Is it possible to go for LASIK again if I now have presbyopia?Eye Health LASIK
I did LASIK for myopia 18 years ago. I am now 49, is it possible to do LASIK again for presbyopia? I also have astigmatism and a little myopia.
Presbyopia refers to the loss of autofocusing capability of the eye. This happens because the natural crystalline lens of the eye becomes larger and stiffer with age, and there is no way currently to reverse the process.
LASIK also does not restore the flexibility of the lens, and therefore does not reverse presbyopia.
When you are presbyopic, your eye focuses mainly for one distance without glasses:
Either far, or near, but not both.
An eye with 'zero' spectacle power would see far clearly without glasses, but not near.
An eye with some short-sighted/myopic spectacle power would see near clearly without glasses, but not far.
The most predictable way to reduce the need for glasses would therefore be 'monovision', whereby one eye sees well in the distance, and the other sees well for near, without glasses. This is a compromise and can take some time to get used to, but generally speaking, as long as the difference in spectacle power between eyes is not too great, many people find monovision to be a very useful situation to have.
So the most that LASIK can do to help your presbyopic situation is to give you monovision, ie to make one eye as near to zero spectacle power as possible, and to make the other eye slightly myopic so that it can see near without reading glasses. If this is a situation which you would like to have, then LASIK can be considered. Otherwise, it might be best to continue with your current situation and to wear glasses as the need arises, whether for far or for near, or both.
Do understand that presbyopia occurs as a result of age-related changes in the lens of the eye.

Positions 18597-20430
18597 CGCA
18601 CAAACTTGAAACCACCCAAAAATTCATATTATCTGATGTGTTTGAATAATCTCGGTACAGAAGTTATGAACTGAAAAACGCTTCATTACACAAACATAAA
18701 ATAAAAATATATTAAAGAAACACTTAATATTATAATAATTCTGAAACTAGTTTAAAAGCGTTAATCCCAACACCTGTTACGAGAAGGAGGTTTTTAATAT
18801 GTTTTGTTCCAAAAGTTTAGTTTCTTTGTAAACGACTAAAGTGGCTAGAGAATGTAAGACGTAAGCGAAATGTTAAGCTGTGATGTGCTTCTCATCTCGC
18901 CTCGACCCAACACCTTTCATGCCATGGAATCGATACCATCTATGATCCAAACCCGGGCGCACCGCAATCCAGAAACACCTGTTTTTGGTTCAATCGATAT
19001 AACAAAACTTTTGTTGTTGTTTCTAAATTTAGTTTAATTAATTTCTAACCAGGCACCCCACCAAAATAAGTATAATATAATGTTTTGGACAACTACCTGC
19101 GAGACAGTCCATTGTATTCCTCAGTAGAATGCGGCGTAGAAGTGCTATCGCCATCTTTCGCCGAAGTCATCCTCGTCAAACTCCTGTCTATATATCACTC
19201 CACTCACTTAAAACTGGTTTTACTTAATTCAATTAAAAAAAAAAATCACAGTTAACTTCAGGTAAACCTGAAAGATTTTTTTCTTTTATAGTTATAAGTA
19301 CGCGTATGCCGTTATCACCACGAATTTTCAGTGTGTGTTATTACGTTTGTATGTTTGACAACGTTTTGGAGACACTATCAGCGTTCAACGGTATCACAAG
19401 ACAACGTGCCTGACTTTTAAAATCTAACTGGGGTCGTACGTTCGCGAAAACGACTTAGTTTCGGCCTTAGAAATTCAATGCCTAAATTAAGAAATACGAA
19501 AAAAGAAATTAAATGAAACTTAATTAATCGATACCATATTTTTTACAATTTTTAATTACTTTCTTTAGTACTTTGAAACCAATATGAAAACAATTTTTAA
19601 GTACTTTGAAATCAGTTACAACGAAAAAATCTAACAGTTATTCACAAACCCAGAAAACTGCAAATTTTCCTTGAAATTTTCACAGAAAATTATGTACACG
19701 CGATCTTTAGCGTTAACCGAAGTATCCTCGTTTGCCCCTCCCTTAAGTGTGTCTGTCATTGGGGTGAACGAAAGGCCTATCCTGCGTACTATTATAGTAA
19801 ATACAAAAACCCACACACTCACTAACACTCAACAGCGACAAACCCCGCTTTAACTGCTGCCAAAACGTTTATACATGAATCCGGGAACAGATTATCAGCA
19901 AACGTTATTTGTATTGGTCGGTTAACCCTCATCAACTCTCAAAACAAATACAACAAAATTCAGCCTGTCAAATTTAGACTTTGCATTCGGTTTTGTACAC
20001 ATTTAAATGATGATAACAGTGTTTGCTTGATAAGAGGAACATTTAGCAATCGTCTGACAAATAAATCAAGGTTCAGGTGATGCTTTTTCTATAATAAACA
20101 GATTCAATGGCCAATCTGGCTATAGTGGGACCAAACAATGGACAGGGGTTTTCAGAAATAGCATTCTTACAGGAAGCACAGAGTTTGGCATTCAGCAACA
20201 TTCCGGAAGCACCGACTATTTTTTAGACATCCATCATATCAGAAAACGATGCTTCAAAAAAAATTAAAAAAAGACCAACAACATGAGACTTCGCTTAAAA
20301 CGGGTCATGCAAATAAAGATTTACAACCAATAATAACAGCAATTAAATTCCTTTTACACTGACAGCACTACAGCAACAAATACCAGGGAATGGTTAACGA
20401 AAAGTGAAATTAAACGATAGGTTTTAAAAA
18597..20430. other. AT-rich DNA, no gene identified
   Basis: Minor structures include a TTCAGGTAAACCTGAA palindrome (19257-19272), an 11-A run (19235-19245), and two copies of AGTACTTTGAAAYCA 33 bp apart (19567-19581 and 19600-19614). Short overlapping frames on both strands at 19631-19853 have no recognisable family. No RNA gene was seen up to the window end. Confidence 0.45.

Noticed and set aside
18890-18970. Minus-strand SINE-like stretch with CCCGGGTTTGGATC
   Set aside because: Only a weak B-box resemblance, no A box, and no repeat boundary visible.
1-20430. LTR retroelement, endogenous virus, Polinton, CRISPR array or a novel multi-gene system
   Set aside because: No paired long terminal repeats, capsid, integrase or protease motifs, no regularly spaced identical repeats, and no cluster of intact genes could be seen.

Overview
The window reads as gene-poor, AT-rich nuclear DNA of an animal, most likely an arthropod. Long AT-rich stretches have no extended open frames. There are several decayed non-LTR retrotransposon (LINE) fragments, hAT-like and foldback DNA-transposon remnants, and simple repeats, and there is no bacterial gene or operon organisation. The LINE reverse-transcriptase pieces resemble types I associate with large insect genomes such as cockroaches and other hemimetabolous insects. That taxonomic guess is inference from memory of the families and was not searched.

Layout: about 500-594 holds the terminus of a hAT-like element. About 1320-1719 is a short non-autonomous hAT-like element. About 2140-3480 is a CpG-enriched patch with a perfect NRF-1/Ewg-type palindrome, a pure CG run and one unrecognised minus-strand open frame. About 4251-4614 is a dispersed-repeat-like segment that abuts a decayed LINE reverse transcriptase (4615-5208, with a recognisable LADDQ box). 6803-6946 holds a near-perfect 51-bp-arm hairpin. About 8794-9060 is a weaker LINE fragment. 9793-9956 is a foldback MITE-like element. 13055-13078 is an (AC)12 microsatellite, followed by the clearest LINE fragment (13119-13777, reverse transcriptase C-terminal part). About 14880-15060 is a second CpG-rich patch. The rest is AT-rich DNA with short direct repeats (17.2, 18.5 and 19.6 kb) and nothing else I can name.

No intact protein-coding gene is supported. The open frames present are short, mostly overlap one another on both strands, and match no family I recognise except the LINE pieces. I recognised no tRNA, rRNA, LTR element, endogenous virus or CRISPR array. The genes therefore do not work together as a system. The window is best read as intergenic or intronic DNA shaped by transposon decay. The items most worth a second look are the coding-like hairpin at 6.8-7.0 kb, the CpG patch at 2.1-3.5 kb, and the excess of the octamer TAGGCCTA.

LASIK or any forms of laser vision correction (LVC) makes its effect felt by way of changes on the surface of the eye, namely the cornea. Hence, LVC cannot spare patients from the inevitable effects of presbyopia that effects everyone in their middle ages.
It is possible though to correct your residual myopia and astigmatism. This would allow you to have good unaided vision at far distances but you would still need to rely on reading glasses for the close distance.
In some cases, the surgeon may leave one eye slightly myopic to enable you to read through that eye without glasses. This is called monovision. Discuss this with your surgeon and he may offer you a trial of monovision with the use of contact lens.
Presbyopia occurs naturally as people who are around 40 years old, as the natural lens harden and muscle fibres becomes less flexible. As a result, you may feel that it is increasingly difficult to look at objects close to you.
Even if you have undergone LASIK before, it may still be possible for you to opt for presbyopia correction to reduce your dependency on glasses. However, the suitability for the correction would greatly depend on the remaining cornea thickness that you have left.
The most common strategy for presbyopia correction is the Monovision treatment, also known as the "Blended Vision treatment". In this case, your dominant eye will be corrected to see clearly for distance (objects far away from you), and your other, the non-dominant eye, will be corrected to see better for near vision (objects near to you). If the difference in both eyes' refractive powers are kept to 150 degrees or less, the "Blended Vision phenomenon" will occur as both eyes will complement each other to see both far & near at the same time.
If you would like to opt for presbyopia correction, you would have to bear in mind that presbyopia is a progressively dynamic condition, and that there are no treatments that can treat or cure the condition as of now. What doctors can offer are compromised solutions to the presbyopia problem to help you reduce your dependency on your glasses.
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Some patients are eligible for, and do choose the option of an enhancement procedure after previous Lasik. You should discuss this with your Ophthalmologist after a detailed clinical examination.
However, you should consider that a small degree of residual myopia is actually useful for a person in your circumstance as it helps you with your near vision. In fact for patients who are presbyopic and considering Lasik, we commonly intentionally leave them under corrected in the non-dominant eye, in order to give them functional near / distance vision in both eyes (a technique called mono-vision).
Again, you should consider your specific situation with your attending Ophthalmologist. Best of luck!
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